Posted On:1/21/2013 12:42pm
Style: Does exercise count?
If the world made perfect sense then pain and injury would be the same thing. As it turns out, tissue damage and pain are incredibly poorly correlated despite common sense telling us otherwise. Over a good while I've been doing my very best to understand pain and how it works and I've decided to dump some links that I've found particularly helpful in my learning process.
This is a really important issue to me because I have been a chronic pain sufferer in the past and my treatment was very poorly done on the whole. The bad news is that even most people in medicine and rehab roles have no clue about modern pain science despite a large amount of high quality research. The good news is that for those who suffer from pain, education alone can dramatically reduce that pain. The great news is that if this information is spread to both ends of the spectrum that the way pain is dealt with will improve by gigantic amounts very quickly.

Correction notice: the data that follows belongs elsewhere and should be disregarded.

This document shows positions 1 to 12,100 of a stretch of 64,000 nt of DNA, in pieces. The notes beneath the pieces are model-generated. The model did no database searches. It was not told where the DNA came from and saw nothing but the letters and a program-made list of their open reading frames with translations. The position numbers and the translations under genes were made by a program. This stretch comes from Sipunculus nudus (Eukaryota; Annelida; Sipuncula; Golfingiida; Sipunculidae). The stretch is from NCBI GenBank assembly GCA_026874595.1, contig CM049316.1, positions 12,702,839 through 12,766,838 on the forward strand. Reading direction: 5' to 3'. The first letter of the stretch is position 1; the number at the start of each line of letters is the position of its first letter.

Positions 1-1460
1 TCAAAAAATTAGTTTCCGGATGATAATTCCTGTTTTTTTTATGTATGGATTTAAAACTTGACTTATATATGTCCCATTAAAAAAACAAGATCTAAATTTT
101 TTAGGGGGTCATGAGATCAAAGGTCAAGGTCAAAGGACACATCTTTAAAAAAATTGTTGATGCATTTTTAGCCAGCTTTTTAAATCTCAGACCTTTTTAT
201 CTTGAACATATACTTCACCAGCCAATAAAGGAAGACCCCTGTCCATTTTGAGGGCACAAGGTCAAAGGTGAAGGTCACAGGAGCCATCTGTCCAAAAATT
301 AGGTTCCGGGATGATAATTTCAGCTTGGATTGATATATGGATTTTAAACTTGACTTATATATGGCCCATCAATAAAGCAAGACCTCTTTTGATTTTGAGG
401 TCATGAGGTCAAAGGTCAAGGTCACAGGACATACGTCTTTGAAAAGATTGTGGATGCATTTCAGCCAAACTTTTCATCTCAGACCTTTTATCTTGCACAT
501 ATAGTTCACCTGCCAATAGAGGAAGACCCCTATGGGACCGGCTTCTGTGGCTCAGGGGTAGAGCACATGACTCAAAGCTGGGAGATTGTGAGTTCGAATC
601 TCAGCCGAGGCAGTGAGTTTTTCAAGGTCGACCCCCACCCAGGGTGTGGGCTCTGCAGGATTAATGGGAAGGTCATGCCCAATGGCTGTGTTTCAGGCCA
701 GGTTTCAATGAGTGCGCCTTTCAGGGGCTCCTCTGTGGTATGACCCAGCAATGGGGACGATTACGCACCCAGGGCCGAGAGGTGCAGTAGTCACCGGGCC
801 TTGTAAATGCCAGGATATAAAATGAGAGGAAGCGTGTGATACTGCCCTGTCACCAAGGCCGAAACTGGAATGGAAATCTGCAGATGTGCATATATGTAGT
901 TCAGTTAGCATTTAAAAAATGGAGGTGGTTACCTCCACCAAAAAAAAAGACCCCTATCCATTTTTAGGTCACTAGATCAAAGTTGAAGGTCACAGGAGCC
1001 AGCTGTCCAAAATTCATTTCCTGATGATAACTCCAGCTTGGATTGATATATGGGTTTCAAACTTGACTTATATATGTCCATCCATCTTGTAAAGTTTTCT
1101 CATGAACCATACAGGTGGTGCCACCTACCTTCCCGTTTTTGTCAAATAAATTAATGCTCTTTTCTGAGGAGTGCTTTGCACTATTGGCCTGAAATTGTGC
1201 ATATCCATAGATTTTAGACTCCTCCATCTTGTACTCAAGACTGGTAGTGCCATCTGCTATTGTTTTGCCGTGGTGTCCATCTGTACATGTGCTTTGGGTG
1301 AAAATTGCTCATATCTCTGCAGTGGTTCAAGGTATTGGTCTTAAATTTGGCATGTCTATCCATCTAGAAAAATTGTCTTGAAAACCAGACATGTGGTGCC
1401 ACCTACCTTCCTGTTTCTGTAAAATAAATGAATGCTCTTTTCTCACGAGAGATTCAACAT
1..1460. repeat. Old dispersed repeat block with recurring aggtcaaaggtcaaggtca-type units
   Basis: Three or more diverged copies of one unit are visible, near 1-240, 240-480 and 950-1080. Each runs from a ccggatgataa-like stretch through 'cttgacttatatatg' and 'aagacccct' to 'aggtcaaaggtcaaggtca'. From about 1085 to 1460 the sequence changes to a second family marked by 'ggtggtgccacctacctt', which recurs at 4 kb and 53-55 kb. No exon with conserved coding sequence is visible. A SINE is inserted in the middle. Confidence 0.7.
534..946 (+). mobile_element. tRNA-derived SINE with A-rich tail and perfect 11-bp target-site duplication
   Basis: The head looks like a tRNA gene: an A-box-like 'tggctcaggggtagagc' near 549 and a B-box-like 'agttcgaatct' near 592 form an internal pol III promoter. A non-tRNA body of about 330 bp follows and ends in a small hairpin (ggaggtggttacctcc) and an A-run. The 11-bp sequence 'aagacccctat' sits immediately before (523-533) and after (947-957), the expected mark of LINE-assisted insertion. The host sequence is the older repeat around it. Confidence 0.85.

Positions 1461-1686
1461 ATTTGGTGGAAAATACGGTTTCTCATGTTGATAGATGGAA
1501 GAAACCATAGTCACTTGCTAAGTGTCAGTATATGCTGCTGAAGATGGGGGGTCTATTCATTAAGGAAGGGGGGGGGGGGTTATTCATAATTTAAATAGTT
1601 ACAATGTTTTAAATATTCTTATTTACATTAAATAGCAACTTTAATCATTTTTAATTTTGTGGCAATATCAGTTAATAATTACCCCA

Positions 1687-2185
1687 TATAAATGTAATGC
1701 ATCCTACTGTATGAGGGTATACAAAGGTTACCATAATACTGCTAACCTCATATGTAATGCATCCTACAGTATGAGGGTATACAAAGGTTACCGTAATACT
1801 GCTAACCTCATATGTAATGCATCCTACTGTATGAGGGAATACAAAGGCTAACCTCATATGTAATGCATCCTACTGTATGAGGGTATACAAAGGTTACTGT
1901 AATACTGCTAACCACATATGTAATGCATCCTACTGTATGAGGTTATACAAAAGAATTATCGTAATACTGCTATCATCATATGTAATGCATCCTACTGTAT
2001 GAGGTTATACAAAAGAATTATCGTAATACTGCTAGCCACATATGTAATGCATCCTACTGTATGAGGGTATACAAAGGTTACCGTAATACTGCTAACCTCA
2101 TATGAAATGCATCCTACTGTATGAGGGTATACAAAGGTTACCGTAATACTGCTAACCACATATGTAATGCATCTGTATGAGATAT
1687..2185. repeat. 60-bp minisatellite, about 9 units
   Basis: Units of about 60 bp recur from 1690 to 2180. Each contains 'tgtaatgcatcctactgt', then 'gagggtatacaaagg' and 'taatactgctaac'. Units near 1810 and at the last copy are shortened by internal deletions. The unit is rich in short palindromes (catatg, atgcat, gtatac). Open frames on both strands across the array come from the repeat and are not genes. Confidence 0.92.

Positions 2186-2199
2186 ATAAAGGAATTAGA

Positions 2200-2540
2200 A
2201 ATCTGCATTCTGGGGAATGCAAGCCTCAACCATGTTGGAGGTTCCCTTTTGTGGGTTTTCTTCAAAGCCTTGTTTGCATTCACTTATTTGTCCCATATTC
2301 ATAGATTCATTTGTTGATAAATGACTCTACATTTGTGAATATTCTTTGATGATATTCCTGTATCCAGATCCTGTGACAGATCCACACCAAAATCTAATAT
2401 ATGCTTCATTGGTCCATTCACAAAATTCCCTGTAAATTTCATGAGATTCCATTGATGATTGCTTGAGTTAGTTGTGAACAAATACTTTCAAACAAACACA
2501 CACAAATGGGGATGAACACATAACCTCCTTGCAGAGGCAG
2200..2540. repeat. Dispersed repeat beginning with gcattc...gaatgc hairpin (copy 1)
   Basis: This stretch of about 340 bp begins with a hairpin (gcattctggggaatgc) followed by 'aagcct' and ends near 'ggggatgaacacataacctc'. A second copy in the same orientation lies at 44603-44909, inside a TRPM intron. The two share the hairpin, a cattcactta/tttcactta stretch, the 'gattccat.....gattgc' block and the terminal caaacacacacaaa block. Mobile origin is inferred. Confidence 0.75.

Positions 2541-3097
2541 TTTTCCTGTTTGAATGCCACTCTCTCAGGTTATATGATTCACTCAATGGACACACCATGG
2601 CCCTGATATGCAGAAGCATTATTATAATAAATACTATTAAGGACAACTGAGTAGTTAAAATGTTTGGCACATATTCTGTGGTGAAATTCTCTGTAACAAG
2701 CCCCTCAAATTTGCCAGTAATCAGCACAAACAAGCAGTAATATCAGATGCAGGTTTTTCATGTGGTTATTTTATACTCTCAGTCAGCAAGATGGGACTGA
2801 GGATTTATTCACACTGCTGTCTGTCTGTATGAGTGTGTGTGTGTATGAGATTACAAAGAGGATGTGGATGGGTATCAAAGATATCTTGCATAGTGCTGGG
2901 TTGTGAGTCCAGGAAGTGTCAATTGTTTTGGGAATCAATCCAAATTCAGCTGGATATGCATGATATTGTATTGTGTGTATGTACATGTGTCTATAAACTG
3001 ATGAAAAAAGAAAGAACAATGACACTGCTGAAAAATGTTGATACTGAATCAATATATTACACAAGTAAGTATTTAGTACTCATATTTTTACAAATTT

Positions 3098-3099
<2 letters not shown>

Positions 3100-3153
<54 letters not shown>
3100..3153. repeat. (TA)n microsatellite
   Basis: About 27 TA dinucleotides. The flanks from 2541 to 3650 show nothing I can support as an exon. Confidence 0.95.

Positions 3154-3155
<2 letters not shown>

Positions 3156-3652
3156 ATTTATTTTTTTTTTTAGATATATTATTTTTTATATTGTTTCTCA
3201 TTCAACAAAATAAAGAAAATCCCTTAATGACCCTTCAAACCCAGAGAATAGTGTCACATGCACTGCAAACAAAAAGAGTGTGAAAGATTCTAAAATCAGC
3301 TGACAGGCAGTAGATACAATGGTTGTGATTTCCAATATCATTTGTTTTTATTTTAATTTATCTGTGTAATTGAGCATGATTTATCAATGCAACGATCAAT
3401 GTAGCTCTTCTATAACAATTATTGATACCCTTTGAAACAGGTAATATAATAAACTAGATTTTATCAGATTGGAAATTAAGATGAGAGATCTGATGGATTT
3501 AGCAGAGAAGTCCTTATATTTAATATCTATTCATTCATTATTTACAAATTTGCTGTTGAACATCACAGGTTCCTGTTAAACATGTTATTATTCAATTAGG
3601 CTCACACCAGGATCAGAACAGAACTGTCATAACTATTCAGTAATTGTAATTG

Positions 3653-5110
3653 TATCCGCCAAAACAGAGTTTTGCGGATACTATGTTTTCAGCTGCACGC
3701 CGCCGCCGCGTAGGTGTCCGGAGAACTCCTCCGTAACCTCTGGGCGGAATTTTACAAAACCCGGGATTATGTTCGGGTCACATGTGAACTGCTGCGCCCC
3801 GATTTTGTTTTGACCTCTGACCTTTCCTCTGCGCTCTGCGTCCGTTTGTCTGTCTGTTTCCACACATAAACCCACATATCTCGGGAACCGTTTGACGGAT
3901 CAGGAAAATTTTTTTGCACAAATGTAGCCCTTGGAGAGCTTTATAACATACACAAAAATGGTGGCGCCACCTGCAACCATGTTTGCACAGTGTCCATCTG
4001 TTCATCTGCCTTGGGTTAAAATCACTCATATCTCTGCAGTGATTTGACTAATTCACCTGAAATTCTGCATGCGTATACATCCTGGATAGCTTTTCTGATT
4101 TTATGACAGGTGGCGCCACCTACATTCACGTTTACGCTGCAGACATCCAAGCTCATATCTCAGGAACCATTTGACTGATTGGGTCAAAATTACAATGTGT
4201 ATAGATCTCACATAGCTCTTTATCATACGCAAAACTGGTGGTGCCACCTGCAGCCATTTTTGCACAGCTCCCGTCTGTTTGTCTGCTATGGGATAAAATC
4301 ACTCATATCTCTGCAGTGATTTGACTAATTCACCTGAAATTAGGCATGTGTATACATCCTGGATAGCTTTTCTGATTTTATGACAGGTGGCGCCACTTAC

This is not an easy subject and there are a lot of things to unlearn in understanding pain. Links are posted in order that I think they should be read/watched:
http://bretcontreras.com/2011/03/a-r...-chronic-pain/ - the "Recommended Reading" link at the end contains books and videos that are all worth exploring if the subject interests you
Bonus articles on how posture and pain have almost no relationship to one another:
Posted On:1/28/2013 3:27pm
I don't love replying to my own posts, but I absolutely loved this study: http://www.biomedcentral.com/1741-7015/9/128
Pain education when combined with exercise (of any kind) is superior for the prevention of low back pain.
A few months ago I would have been staggered with the fact that "traditional" low back exercises outperformed "stability" exercise as the leaders in biomechanics seem to indicate the lumbar area's primary need for injury prevention is endurance stability. My new(ish) and improved understanding of pain allows everything here to make sense.
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